While those of us here at RT love some good 'ole fiction, we do enjoy the occasional non-fiction read, especially when it's about kissing and boys and love. Obviously. So today I'd like to introduce you to Never Have I Ever: My Life (So Far) Without a Date, a hilarious and insightful memoir by the equally hilarious Katie Heaney.
Never Have I Ever is a strikingly profound and brilliant memoir that presents on-point observations about growing up, friendship and the confusing world of dating. Katie writes with such ease and skill that it's hard not to become completely wrapped up in her many relatable adventures. Her wit and intelligence effortlessly place her amongst today's great writers, and readers will be left thinking, "Finally, someone gets it." If you're a fan of Mindy Kaling, the New Adult genre or are simply looking for your next great read, Never Have I Ever is the book for you.
Curious? We've got an exclusive Q&A with Katie!
One of my favorite parts of the book is your dead-on observation that all coffee shop employees are "a little bit hot." You then go on to talk about Sam, a barista who didn't turn out to be such a winner. Why do you think baristas would make great — or terrible — boyfriends?
I guess I would not say that Sam was NOT a winner. I think he WAS a winner and that is why he had a very nice and cool-seeming girlfriend of many years. My role was merely to be an appreciative bystander. Generally though I think a barista makes no better or worse a boyfriend than any other job (well, there are obvious bad jobs for a boyfriend. Like hit man!), except that it's great that he could always probably bring you free coffee.
While the book focuses primarily on your romantic relationships, you discuss your friendships in depth as well. What are some important lessons you've learned about friendship as you and your girlfriends have navigated the dating waters?
Finding friends who want to talk about things to the extent that you want to talk about them, in the way you want to talk about them, has been one of the hardest and most important things in my life. I think my friends and I do talk about guys a lot, and I'm sure that's evident in the book, but it's actually less to do with the guys themselves than with how much joy it brings me to hear what my friends think and say about them. It's about how funny and smart and weird my friends are when they do it. I could talk to them about these things for days and never get tired of it, and it doesn't even matter what the conclusions are, or if there are any, because just talking with them about it (about anything!) is so fun. Finding people like that, and then figuring out together how to give each other advice that's the exact right blend of blind support and actual pragmatic steps you could take, is all that stuff takes a lot of patience.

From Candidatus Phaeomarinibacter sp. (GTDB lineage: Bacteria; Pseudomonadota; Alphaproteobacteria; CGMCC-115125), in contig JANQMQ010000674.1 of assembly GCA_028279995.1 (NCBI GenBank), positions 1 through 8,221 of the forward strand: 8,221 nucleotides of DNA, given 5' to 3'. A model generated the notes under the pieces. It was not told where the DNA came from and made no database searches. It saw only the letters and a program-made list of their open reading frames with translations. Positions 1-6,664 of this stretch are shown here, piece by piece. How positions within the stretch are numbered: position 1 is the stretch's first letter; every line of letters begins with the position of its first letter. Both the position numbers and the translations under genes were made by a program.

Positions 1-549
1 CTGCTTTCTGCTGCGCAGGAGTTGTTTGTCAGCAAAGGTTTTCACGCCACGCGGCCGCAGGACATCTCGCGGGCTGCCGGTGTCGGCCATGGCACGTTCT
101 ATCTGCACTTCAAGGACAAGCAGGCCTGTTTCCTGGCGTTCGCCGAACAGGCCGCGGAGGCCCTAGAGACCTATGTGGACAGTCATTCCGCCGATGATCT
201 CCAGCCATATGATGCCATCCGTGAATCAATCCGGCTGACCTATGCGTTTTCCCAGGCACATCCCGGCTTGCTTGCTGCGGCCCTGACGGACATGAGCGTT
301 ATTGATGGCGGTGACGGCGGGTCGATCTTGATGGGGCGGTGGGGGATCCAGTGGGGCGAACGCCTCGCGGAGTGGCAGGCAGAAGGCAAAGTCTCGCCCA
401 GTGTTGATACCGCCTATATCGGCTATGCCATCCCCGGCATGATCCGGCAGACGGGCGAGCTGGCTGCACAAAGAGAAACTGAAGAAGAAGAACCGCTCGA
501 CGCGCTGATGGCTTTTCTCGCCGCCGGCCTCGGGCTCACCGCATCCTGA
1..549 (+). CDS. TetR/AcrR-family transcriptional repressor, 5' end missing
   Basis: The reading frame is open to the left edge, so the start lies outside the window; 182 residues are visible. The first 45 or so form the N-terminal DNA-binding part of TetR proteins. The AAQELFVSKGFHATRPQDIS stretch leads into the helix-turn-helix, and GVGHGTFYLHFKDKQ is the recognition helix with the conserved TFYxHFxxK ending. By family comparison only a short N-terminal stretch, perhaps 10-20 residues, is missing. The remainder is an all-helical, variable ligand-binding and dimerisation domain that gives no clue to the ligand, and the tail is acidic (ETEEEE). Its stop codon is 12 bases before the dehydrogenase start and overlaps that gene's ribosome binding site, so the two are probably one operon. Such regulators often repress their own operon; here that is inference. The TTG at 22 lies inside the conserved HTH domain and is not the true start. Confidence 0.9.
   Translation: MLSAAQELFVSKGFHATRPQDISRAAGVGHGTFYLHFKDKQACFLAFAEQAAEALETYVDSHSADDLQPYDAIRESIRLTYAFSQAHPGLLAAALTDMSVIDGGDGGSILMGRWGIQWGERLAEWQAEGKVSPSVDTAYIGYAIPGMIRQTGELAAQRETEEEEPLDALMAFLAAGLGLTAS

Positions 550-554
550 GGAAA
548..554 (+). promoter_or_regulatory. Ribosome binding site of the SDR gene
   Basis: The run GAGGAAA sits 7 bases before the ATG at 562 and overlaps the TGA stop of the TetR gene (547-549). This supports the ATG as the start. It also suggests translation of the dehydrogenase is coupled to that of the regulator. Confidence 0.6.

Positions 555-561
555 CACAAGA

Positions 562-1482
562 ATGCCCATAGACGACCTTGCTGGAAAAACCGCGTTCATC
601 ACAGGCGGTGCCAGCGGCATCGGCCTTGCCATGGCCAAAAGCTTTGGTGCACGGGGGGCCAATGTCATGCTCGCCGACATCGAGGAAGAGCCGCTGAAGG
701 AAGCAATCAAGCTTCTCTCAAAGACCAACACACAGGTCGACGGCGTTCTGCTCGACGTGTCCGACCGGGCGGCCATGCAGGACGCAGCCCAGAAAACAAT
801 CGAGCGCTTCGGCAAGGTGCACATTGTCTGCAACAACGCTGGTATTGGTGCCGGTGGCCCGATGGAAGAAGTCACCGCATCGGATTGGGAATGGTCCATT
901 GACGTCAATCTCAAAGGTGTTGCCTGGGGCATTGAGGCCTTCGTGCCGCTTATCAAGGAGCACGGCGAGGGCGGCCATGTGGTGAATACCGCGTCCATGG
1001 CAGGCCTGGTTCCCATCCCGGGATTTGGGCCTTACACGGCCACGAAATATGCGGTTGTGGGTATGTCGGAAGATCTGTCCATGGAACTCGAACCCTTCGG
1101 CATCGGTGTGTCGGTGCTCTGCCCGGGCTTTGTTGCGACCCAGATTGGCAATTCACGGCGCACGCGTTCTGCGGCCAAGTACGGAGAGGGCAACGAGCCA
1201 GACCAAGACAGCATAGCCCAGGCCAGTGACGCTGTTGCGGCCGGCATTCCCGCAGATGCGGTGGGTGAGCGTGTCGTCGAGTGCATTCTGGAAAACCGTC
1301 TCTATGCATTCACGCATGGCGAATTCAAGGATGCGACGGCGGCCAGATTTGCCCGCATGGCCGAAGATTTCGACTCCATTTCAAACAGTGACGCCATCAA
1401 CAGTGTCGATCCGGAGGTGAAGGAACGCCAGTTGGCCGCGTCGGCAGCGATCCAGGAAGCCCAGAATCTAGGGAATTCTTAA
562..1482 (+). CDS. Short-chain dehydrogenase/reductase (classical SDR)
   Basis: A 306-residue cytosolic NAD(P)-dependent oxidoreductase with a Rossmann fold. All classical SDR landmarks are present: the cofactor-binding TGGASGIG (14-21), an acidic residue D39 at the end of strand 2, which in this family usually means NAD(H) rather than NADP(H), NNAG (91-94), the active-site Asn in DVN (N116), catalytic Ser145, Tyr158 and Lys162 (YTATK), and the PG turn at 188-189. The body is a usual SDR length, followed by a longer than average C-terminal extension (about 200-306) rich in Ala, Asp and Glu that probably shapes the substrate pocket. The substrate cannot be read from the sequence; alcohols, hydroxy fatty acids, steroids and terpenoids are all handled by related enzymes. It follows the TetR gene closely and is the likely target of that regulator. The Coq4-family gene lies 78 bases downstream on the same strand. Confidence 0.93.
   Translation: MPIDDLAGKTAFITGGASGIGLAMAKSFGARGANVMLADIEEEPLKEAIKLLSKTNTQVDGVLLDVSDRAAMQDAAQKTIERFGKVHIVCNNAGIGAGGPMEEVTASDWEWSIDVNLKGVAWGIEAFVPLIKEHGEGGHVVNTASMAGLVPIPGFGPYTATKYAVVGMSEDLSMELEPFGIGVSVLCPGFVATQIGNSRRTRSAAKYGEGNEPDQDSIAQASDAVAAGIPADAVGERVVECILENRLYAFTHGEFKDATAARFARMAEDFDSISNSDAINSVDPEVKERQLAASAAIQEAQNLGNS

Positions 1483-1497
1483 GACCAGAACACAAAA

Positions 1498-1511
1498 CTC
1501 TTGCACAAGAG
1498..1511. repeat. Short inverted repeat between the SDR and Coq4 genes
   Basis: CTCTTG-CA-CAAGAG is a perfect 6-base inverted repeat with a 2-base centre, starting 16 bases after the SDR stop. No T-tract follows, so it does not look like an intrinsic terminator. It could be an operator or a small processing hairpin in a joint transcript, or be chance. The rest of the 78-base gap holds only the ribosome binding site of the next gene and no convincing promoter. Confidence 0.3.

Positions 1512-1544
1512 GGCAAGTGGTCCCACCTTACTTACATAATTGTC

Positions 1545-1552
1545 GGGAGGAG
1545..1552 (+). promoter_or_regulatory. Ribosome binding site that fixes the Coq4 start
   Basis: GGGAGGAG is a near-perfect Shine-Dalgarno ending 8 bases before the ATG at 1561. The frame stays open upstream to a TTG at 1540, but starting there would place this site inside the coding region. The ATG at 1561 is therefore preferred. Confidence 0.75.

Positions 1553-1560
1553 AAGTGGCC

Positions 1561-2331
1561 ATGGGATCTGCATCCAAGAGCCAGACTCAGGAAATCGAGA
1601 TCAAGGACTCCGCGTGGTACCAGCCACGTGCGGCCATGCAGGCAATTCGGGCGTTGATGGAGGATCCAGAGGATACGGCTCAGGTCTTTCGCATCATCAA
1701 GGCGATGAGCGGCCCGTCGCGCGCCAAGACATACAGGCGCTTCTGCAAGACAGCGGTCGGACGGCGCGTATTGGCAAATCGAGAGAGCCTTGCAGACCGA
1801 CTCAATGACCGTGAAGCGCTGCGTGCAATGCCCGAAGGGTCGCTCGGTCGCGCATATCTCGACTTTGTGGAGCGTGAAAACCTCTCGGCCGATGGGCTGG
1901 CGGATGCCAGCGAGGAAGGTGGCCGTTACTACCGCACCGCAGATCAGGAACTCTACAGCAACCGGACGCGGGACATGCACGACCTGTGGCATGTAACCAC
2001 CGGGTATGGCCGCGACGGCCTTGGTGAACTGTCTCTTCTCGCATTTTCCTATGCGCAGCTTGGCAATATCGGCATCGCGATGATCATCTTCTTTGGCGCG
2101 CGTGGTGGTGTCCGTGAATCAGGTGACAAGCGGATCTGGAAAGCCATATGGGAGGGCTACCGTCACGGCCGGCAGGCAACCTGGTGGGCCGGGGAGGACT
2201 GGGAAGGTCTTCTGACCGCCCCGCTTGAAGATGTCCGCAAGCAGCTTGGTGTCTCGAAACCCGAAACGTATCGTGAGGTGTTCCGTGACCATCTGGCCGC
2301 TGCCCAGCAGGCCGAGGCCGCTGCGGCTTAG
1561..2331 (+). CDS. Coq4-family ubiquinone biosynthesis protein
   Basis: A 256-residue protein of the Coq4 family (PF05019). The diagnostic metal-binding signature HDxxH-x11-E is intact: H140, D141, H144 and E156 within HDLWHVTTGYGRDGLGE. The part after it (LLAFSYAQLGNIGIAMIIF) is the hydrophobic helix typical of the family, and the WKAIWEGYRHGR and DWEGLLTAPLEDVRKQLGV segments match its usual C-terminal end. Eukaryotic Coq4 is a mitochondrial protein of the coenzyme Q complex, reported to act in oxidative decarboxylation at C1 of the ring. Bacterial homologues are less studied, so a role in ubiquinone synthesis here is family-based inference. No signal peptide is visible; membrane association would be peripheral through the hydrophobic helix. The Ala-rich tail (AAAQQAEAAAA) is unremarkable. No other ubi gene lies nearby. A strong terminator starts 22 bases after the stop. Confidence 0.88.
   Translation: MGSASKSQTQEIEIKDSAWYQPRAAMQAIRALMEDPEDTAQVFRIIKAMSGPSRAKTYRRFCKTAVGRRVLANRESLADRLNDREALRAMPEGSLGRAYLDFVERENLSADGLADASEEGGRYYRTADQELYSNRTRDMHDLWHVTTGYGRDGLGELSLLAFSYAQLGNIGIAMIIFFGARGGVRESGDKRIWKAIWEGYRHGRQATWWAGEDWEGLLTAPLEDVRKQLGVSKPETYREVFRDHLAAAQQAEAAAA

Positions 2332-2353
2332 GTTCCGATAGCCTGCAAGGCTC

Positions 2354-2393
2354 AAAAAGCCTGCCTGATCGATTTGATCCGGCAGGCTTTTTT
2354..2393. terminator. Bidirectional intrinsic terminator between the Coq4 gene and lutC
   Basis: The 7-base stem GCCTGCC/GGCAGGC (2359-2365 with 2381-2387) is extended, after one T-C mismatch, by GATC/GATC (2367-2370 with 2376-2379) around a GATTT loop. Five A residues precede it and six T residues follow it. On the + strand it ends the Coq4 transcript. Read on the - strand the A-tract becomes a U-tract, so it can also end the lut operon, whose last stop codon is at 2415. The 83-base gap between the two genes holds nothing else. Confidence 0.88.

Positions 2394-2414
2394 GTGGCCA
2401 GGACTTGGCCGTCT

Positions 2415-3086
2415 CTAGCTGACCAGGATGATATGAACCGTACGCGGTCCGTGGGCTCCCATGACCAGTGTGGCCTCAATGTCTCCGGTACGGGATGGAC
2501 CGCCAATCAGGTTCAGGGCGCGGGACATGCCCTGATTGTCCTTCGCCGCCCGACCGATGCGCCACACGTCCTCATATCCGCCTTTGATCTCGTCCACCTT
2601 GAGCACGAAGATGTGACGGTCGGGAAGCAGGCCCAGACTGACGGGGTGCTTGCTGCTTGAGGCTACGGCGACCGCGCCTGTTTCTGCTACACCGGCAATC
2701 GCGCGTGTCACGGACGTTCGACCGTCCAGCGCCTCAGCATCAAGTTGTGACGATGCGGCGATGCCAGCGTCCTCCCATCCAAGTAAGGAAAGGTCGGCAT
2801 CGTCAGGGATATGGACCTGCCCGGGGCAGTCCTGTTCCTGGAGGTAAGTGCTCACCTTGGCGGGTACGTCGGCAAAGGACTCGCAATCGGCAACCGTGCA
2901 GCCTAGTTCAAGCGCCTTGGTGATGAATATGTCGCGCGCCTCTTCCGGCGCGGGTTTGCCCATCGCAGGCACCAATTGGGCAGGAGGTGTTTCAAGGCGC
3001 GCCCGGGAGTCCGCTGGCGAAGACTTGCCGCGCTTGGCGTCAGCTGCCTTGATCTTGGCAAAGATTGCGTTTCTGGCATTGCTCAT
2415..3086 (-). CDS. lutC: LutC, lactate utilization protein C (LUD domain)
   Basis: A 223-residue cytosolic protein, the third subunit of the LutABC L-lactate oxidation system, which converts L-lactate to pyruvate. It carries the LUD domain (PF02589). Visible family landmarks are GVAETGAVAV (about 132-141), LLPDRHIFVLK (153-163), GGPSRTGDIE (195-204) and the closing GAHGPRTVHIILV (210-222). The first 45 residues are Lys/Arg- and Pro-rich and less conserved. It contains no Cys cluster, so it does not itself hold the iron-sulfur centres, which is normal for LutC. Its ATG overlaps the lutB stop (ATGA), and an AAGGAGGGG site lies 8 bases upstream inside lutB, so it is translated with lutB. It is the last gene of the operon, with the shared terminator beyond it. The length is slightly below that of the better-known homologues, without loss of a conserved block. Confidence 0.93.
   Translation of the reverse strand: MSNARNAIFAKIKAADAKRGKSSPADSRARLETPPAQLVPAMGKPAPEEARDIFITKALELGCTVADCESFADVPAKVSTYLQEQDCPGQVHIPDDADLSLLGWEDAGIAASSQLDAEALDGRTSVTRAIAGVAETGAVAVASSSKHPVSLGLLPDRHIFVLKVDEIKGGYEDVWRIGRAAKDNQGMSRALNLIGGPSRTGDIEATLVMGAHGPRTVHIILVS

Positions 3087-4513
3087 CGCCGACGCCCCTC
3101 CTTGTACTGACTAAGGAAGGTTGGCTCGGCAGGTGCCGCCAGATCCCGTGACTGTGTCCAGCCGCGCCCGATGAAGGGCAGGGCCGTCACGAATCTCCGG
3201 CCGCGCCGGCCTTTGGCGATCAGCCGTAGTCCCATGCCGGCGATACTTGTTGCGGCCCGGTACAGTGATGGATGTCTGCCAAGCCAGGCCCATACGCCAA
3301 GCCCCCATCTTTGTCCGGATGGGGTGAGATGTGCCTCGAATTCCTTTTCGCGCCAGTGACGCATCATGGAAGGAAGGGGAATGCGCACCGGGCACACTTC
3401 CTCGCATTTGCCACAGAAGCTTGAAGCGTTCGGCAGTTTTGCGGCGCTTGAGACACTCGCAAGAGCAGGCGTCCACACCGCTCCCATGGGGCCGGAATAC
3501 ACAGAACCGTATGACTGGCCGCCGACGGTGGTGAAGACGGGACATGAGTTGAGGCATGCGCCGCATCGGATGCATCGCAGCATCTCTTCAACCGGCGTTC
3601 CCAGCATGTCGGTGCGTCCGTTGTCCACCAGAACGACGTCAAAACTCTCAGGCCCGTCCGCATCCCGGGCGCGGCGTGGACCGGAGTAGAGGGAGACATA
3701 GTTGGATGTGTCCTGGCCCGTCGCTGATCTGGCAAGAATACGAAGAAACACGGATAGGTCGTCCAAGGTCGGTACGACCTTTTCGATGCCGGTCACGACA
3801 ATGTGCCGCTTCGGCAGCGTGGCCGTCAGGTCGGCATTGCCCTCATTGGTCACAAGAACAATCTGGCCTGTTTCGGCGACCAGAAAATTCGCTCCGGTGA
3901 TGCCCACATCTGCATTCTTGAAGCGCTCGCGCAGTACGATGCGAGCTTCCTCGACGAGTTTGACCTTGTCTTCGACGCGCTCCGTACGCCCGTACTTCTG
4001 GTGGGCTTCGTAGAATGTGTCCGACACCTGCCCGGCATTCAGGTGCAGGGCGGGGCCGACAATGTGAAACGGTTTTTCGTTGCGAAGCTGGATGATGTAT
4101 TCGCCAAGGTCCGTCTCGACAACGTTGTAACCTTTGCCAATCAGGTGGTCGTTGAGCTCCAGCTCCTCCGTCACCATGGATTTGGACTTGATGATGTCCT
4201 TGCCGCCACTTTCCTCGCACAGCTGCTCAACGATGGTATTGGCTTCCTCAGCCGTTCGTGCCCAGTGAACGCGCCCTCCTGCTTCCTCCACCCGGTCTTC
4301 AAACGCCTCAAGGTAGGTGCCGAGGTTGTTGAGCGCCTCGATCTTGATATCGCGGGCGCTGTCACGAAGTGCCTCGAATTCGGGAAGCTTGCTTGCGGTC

Your 'lighthouse' theory is rather genius. For our readers who haven't read the book yet, can you talk a little bit about the theory and how it originated?
Thank you! I really would love it if people adopt that term because I think it's something we all recognize as being true in the world but maybe haven't necessarily had a precise term for. At least not that I have heard. I don't really remember how it came to me; I just knew (my best friend) Rylee was one, and lighthouse was the first word that occurred to me to explain that special unrelenting magnetism she has with guys.
What's the most ridiculous piece of dating advice you've ever received? The most profound?
I can't think of it in a specific context, but I think that being told to wait to message or call or email the person you like that you're hoping to hear from is ridiculous. That's something I've been told to do plenty of times. This is so stupid and retro, so like, "let the man chase you" type reasoning from a magazine written in the 1920s. I think part of it might come from the idea that it's nice to seem a little cool and a little aloof, and that's probably true, and I don't think it's great to hang around your phone or laptop to respond the instant your crush comes texting or whatever. But I also don't think there's a magic time-delay formula, and I don't think women should feel bad for going after what they want.
I'm having a hard time thinking of profound dating advice. I don't know how much of the advice I've gotten has been all that profound in itself as much as it's been a slow build-up of tiny insane revelations. Like this one time I heard Ezra Koenig (of Vampire Weekend) say on Rookie's "Ask A Grown Man" feature that guys will sometimes bring up other girls they think are cute in conversation WITH the girl they're interested in, as an intentional flirting tactic, to see how she responds. I am still trying to process that one. That is crazy.
Trust me when I say you should read this book, so do yourself a favor and run to your nearest bookstore or computer and buy a copy pronto. You won't regret it! To learn more about Katie and to read more of her work, visit her official website here and be sure to read her recent essay on "dating karma" for New York magazine!